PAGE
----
Long Lights, the second full-length album of Saint John’s Penny Blacks, saw release this season. The creative vessel of songwriter Jason Ogden, Penny Blacks has been making periodical creative offerings since 2011, blending genres and putting out some of Saint John’s strongest records.
It’s been two years since Penny Blacks’ last release, their EP Molskine Weather. In that time, the band’s sound has evolved. Less somber and subdued but no more hopeful, Long Lights combines Penny Blacks’ usual dark indie-acoustic malaise with a heavier blues-rock—not the direction we’d really expected, but one that’s definitely led somewhere worthwhile. This musical development feels almost a throwback to the upbeat energy of The Silver Screen EP, but without the knowing, commercially-accessible Joel Plaskett-y charm.
Long Lights opens with ‘Black Wool,’ setting the tone of the album within its first minute. ‘Black Wool’ is a lengthy, winding jam led with a dark, bluesy groove and backing violin, all overlaid by a rambling tale of violence and human history before the song degenerates into a series of increasingly intensive blues-rock guitar breakdowns. Following on this bold open is ‘Good Dog,’ which starts off in similar fashion, with despondent lyrics, slick guitar work, and a subtle bluesy bass riff, but takes its own direction, building to an impressively catchy finale.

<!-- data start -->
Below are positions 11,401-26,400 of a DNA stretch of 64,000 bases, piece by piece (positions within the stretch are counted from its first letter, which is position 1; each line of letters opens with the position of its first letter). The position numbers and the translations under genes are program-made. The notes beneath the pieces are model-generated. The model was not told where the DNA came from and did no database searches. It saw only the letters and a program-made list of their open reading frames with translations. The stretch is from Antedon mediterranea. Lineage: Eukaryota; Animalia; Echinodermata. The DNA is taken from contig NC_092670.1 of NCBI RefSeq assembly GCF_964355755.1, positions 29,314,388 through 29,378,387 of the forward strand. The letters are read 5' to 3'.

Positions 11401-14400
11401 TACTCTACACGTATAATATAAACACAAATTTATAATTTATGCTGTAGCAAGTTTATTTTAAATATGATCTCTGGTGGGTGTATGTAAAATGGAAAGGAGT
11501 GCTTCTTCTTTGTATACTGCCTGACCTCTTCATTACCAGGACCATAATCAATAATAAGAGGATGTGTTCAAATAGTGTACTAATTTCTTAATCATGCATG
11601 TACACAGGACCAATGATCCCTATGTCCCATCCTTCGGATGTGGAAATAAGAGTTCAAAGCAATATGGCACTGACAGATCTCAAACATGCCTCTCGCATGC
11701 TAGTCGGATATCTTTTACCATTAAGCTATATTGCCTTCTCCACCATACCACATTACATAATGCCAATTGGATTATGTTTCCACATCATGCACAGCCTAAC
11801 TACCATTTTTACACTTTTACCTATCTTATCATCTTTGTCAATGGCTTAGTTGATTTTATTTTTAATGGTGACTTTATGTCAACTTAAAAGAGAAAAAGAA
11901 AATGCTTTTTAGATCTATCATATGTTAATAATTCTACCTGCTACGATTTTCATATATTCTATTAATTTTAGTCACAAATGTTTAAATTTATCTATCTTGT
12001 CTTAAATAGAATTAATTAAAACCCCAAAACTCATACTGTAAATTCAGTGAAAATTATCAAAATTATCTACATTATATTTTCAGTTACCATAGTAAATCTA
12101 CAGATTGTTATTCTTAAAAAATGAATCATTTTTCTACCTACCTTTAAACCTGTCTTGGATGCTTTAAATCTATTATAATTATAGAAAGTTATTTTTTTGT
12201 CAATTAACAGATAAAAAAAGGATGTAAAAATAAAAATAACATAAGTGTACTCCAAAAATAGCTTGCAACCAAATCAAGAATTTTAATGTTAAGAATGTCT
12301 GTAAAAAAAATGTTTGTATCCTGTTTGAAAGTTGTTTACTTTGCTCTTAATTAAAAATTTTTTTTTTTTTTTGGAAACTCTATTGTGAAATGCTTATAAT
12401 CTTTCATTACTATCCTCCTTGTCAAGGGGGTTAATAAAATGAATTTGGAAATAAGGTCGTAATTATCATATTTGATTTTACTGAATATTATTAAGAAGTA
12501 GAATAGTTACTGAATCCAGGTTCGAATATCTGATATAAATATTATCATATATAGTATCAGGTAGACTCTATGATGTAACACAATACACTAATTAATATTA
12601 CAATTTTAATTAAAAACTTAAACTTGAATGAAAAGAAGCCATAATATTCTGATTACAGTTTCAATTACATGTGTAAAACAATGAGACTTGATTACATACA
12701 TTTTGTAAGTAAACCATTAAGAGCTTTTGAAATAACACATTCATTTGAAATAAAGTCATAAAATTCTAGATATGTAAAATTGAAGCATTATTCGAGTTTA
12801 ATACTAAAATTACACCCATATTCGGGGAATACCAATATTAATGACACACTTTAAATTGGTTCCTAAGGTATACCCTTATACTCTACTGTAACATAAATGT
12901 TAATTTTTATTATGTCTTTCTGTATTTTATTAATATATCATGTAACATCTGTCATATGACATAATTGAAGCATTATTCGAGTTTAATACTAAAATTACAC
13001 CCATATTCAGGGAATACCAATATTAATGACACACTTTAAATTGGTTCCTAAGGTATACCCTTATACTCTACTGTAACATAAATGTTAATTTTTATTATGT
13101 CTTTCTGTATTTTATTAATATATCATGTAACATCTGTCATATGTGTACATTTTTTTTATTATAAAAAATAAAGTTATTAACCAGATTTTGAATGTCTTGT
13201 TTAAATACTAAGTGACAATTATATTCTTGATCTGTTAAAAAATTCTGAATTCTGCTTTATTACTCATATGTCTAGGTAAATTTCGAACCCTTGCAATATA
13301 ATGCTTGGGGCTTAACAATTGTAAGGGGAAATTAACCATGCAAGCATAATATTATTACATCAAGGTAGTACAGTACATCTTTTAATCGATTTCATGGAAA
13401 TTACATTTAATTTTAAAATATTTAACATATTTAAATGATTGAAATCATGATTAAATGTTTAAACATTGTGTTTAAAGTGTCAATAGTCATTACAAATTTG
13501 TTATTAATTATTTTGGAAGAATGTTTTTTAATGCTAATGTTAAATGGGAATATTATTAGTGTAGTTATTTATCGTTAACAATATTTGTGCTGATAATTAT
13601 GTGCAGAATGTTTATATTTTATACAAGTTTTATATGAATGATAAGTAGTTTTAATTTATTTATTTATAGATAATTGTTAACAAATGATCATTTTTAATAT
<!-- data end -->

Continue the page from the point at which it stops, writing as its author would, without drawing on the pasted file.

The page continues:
Hands-down the most outstanding track on the album, ‘The High Tides Motel’ starts unassumingly. With just some light guitar picking accompanied by slow, despondent vocals, the sparse sound lulls listeners just in time for the song to shift to dramatic intensity. Even at it’s peak, though, ‘The High Tides Motel’ is somber and somewhat sinister, with the violin and distorted guitar blending into an elegant chaos. Following this powerful piece is the eponymous ‘Long Lights,’ a nine-minute long slow groove that, while not as memorable as might be expected of a title track, is still captivating and thoroughly enjoyable. ‘The Night Manager,‘ a sonorous, lonesome dirge, deserves a mention as well, with its meandering melody and wistful lyrics perfectly capturing the feeling of late-night solitude.
The final tracks on Long Lights are some of the most overtly dismal. While ‘Scrimshaw Coming-of-Age Triumph’ certainly sounds brighter and more serene than the rest of the album, the lyrics of nostalgic bitterness cast the song in an entirely different light. With a chillingly dark blues-rock groove, ‘Teardrop’ finds the perfect balance between emotionally distraught and eerily detached that encapsulates the feel of the entire album. Long Lights closes with the pained recollections of ‘To Pieces.’ Building from a sorrowful melody and vulnerable lyrics, ‘To Pieces.’ mourns a lost lover with staunch refusal to reconcile, closing the album with the haunting line “Forgiving you just gives you the courage to hurt me again.”